Wednesday, April 06, 2005

8am to 8am; Ko Phi Phi to Chiang Mai

Here at the reception desk of the Your Guest guest house in Chiang Mai, Thailand it’s 8am and my watch alarm has just gone off. It reminds me that it was exactly 24 hours ago that I awoke in Ko Phi Phi and began the northern trek I’m just now finishing.

By foot, ferry, taxi, plane, and bus I attempted to make it all the way north in one day while stopping off in Bangkok to arrange my plane ticket and visa for India. The elaborate, perhaps impossible, plan to get the India trip settled during a 90-minute stopover in Bangkok was the product of a calcifying distaste for the Thai capital. The stinking, sweating, over-packed carcinogen of a metropolis currently ranks as my least favorite city in the world.

Stuff six million people into a place and the traffic will be intense, that’s a given. In New York they’ve combated the problem with a massive subway system, in L.A. they have several radio stations, and in Bangkok they just drive wherever someone else isn’t already driving. Six lane highways cut through the middle of the city and cars generally drive on the left side of the road. If the left is busy and the right is clear they pull into oncoming traffic to gain some ground, then dart back into their lane to avoid a head on collision.

Some small roads seem overrun by foot traffic, crowded as they are by street venders selling fruit, grilled meat, t-shirts, CDs, DVDs, Pad Thai and a good deal many other things. But these pedestrian allies aren’t safe from traffic either and soon a horn honks behind you and a tuk-tuk (motorbike taxi) or sometimes even a full sized cab is nipping at your flip-flops.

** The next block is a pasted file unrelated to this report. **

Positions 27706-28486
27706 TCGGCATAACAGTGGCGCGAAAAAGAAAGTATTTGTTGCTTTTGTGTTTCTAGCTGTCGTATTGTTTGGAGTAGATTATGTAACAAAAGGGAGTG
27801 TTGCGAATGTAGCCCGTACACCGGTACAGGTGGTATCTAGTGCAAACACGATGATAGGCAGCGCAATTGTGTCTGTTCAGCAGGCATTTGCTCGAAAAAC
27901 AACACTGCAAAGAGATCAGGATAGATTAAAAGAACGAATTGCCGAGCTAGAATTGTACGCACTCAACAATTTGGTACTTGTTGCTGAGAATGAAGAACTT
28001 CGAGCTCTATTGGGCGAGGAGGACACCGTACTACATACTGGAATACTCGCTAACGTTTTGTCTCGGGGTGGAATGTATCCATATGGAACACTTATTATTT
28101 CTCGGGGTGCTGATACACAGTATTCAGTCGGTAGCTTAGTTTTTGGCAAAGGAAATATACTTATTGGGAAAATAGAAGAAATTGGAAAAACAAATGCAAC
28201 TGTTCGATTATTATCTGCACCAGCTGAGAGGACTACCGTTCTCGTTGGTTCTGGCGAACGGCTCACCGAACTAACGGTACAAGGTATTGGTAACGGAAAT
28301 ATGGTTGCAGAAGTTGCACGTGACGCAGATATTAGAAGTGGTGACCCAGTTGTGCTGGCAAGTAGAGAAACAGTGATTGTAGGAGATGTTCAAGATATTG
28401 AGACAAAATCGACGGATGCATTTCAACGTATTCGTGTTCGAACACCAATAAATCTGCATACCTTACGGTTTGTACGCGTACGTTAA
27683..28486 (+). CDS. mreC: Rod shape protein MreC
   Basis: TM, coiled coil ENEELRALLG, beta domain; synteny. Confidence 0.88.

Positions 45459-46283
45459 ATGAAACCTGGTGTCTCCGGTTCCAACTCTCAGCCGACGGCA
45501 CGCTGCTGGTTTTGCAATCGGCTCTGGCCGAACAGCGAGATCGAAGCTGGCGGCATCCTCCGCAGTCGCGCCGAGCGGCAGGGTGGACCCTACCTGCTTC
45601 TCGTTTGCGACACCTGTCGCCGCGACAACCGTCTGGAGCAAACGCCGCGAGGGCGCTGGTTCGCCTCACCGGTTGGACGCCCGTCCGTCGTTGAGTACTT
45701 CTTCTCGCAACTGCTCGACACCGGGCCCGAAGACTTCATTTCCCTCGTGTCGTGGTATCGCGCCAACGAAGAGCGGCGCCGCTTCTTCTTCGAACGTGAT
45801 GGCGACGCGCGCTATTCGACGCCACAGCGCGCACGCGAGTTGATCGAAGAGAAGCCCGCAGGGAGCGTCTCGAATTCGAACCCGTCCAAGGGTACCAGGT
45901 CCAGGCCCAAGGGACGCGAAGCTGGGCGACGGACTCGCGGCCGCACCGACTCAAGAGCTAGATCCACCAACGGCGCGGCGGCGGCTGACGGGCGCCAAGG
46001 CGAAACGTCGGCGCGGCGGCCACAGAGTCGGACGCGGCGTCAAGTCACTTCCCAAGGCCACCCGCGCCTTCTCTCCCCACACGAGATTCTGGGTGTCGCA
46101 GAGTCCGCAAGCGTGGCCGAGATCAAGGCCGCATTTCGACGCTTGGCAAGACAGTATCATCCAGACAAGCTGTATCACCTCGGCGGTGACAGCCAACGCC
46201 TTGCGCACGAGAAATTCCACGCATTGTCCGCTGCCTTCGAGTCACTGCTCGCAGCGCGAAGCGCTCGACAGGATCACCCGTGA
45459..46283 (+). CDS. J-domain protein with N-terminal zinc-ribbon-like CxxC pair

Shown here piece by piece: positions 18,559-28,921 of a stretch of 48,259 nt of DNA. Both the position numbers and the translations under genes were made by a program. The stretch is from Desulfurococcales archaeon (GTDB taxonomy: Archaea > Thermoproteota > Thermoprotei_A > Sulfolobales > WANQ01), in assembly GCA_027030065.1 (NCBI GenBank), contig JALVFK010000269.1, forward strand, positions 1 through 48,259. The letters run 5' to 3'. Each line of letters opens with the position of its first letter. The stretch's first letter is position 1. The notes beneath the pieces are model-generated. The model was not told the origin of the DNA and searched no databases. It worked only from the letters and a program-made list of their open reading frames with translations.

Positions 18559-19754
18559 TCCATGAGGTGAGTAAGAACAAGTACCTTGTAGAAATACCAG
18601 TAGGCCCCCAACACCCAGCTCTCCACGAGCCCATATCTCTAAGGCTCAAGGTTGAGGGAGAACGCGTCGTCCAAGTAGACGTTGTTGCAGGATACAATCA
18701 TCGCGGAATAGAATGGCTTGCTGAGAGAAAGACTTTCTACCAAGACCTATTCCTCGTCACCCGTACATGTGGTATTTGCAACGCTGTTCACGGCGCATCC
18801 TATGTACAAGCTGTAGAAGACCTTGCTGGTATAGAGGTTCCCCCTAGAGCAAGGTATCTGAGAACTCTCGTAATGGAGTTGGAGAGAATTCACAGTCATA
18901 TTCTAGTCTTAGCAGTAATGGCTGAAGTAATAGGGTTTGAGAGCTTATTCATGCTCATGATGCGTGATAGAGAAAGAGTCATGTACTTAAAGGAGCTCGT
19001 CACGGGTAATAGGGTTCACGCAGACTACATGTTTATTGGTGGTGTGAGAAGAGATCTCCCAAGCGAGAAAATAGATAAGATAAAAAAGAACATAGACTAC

One difference between Australia and Thailand is the way cars treat crosswalks. In both countries wide, white lines indicate where to cross the street (you’ve probably seen something similar in your country). In Australia a pedestrian in a crossway is treated as if he’s carrying the Pope’s casket to St. Peter’s, in Thailand the drivers apparently think you’re a ghost or want you to become one. It is a country perpetually playing a game of Human Frogger. One hot afternoon, tired of walking, I took a “shortcut” through 12 lanes of merging highway traffic to get back to my neighborhood. If you can imagine those stretches of I-95 north as it reaches New York you get the idea. Unlike New Zealand, they don’t charge $200 for a daily dose of adrenaline and the danger here is probably more real than all the bungee jumps and skydives in Queenstown.

Having spared you the general state of accommodation, the maddening choices for transportation, the constant touts and the endless filth, I ask you to take my word that Bangkok is a cup of someone else’s tea.

The ferry left Ko Phi Phi at 9am yesterday. The front deck of the boats between Phi Phi and the mainland is the best place to sit, and two Dutch women and I shared the small space; the sun hot and the wind cool.

In Phuket I found three others on their way to the airport and we split the $15 cab. The cute girl apologized for the still-drunk guys, one of whom fell asleep on me for a good chunk of the hour-long ride.

The plane landed in Bangkok around 3pm and the $2.50 shuttle bus to the city dropped me at Koh Sahn Road just after 4pm.

Tucked into a sidestreet I found the seemingly trustworthy travel agent who had arranged my trip south. The plan was simple: Buy my ticket to India and drop off my passport with the travel agent who would arrange my Indian visa while I was up in Chiang Mai. It was the kind of efficient arrangement only a savvy, seasoned world traveler like myself could conceive of and execute. And of course, it blew up in my face quite spectacularly.